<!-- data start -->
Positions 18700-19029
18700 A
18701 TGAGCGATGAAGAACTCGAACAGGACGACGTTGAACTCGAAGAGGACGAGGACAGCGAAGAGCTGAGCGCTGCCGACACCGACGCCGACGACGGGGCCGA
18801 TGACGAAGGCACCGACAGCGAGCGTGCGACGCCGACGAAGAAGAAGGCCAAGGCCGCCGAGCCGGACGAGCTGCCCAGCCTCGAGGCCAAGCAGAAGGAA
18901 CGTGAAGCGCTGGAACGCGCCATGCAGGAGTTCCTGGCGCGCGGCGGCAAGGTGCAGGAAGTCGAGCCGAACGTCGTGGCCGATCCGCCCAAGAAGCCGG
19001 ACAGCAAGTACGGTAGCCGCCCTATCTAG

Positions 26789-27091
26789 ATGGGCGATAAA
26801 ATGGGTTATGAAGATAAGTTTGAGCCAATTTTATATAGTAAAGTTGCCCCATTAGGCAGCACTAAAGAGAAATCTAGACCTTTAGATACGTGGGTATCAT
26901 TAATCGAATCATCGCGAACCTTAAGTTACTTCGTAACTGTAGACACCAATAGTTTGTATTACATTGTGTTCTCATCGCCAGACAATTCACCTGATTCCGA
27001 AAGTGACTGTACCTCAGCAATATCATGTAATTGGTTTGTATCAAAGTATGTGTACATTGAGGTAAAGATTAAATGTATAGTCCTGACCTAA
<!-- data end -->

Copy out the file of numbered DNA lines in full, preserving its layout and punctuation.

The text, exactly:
Positions 18700-19029
18700 A
18701 TGAGCGATGAAGAACTCGAACAGGACGACGTTGAACTCGAAGAGGACGAGGACAGCGAAGAGCTGAGCGCTGCCGACACCGACGCCGACGACGGGGCCGA
18801 TGACGAAGGCACCGACAGCGAGCGTGCGACGCCGACGAAGAAGAAGGCCAAGGCCGCCGAGCCGGACGAGCTGCCCAGCCTCGAGGCCAAGCAGAAGGAA
18901 CGTGAAGCGCTGGAACGCGCCATGCAGGAGTTCCTGGCGCGCGGCGGCAAGGTGCAGGAAGTCGAGCCGAACGTCGTGGCCGATCCGCCCAAGAAGCCGG
19001 ACAGCAAGTACGGTAGCCGCCCTATCTAG

Positions 26789-27091
26789 ATGGGCGATAAA
26801 ATGGGTTATGAAGATAAGTTTGAGCCAATTTTATATAGTAAAGTTGCCCCATTAGGCAGCACTAAAGAGAAATCTAGACCTTTAGATACGTGGGTATCAT
26901 TAATCGAATCATCGCGAACCTTAAGTTACTTCGTAACTGTAGACACCAATAGTTTGTATTACATTGTGTTCTCATCGCCAGACAATTCACCTGATTCCGA
27001 AAGTGACTGTACCTCAGCAATATCATGTAATTGGTTTGTATCAAAGTATGTGTACATTGAGGTAAAGATTAAATGTATAGTCCTGACCTAA